If you haven’t already started to think about your green credentials, then you really should and not only because the Government is thinking about setting a 60% reduction in carbon emissions by 2030, it also makes financial sense as well.
Some large organisations are already having to produce carbon footprint and annual CRC (Carbon Reduction Commitment) reports and are having to pay for carbon credits. This will continue as the Government and EU strive to deliver on the targets they have set.
This is making ‘Green’, the new buzz word around town and everyone is jumping on the bandwagon, offering ideas to make your organisation more environmentally friendly. Personally, we believe that the environmental incentive is a nice by-product; the real incentive is the cost saving which can be made by conducting some simple changes. However, once the quick wins have been implemented, there are still savings and efficiencies which can be made but these require a lot more planning and some cost before they will show their true benefits.
Any green initiative or cost saving exercise starts by understanding what you have and where it is located. Without this knowledge you have an uphill battle from the start and the costs start to increase as the investigation becomes more manual.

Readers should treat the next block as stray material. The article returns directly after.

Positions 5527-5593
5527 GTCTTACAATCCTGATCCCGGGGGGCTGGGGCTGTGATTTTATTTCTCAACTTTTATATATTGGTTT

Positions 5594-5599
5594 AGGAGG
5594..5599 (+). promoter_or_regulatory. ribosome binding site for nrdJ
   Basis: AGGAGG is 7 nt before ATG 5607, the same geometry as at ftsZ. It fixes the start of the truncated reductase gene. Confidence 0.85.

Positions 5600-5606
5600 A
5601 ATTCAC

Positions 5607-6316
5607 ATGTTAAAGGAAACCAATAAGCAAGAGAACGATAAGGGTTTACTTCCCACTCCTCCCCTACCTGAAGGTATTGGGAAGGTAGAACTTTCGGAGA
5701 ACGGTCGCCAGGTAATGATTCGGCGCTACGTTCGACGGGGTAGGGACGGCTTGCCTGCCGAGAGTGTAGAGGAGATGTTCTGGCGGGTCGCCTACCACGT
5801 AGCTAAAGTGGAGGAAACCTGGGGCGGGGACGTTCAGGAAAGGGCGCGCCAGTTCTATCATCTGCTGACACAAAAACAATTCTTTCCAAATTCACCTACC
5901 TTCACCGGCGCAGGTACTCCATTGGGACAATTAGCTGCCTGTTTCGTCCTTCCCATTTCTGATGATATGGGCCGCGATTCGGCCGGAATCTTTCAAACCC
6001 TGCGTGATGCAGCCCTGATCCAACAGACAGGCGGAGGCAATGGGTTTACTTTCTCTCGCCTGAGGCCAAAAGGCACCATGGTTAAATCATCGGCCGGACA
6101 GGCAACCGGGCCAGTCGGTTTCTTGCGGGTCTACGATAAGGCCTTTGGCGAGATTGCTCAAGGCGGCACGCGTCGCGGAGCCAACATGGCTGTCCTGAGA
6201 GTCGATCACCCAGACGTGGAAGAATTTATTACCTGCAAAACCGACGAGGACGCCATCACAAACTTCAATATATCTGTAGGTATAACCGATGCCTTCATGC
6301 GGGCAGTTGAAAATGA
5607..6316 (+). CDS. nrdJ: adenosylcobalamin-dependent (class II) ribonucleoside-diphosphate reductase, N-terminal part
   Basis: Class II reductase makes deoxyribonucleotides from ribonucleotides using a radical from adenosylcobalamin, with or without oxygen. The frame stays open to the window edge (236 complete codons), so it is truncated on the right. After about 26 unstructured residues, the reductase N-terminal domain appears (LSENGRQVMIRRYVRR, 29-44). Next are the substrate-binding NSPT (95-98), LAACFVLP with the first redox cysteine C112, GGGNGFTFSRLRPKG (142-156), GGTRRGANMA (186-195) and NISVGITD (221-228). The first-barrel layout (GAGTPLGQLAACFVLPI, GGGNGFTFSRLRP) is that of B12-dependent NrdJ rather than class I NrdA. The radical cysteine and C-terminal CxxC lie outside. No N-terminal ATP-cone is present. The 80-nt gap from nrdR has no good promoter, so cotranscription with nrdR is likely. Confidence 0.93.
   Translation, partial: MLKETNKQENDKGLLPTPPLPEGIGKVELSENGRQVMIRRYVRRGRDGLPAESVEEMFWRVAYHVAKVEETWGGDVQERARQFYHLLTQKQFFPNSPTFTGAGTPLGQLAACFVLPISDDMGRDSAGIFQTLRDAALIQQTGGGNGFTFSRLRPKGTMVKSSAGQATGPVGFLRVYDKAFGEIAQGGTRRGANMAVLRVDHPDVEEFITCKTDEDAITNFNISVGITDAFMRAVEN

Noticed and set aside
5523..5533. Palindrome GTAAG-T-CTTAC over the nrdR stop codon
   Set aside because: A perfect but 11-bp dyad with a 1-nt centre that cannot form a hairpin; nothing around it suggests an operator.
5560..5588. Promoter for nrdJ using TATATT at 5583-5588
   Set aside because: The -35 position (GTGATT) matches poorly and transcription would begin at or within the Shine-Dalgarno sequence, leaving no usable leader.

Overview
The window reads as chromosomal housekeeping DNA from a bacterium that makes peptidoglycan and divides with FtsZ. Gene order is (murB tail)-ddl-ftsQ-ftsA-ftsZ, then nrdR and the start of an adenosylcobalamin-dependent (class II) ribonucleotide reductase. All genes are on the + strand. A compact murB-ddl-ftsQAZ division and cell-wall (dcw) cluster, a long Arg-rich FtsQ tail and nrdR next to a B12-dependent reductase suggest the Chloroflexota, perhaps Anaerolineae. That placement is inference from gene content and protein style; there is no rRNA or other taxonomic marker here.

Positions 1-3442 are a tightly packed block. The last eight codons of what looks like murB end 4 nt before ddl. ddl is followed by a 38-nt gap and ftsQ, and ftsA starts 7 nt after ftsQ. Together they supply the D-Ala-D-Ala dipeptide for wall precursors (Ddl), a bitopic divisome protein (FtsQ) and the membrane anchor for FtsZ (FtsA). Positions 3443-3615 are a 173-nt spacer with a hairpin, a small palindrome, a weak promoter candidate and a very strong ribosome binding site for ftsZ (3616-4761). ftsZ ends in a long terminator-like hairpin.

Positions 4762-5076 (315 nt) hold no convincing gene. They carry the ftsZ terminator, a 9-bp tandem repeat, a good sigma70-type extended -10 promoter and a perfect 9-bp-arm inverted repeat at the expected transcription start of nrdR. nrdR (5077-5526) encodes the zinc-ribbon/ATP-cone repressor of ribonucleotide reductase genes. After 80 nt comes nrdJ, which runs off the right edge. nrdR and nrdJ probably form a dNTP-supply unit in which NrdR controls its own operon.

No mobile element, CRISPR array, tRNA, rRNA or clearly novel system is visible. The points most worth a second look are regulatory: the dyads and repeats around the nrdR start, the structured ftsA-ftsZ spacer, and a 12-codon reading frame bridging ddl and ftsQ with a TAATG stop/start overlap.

There are a number of solutions in the market which propose to do ‘Intelligent’ system management but be wary as a lot of these are nothing more than intelligent cabling solutions or network monitoring solutions which have been modified rather than purpose built for the job.
The right solution should use a layered approaching, starting by automatically discovering all of your IP assets and then linking these into your network infrastructure to provide end to end visibility of your systems.
The system should be able to store all of the management information and should be able to replay this into any other part of the system. Intelligent infrastructure is a generic name which we apply to the management of all IP based systems and all of the information which surrounds and is pertinent to these devices. It is about real time management, monitoring and visibility of events as they occur or soon after.
So where do you start?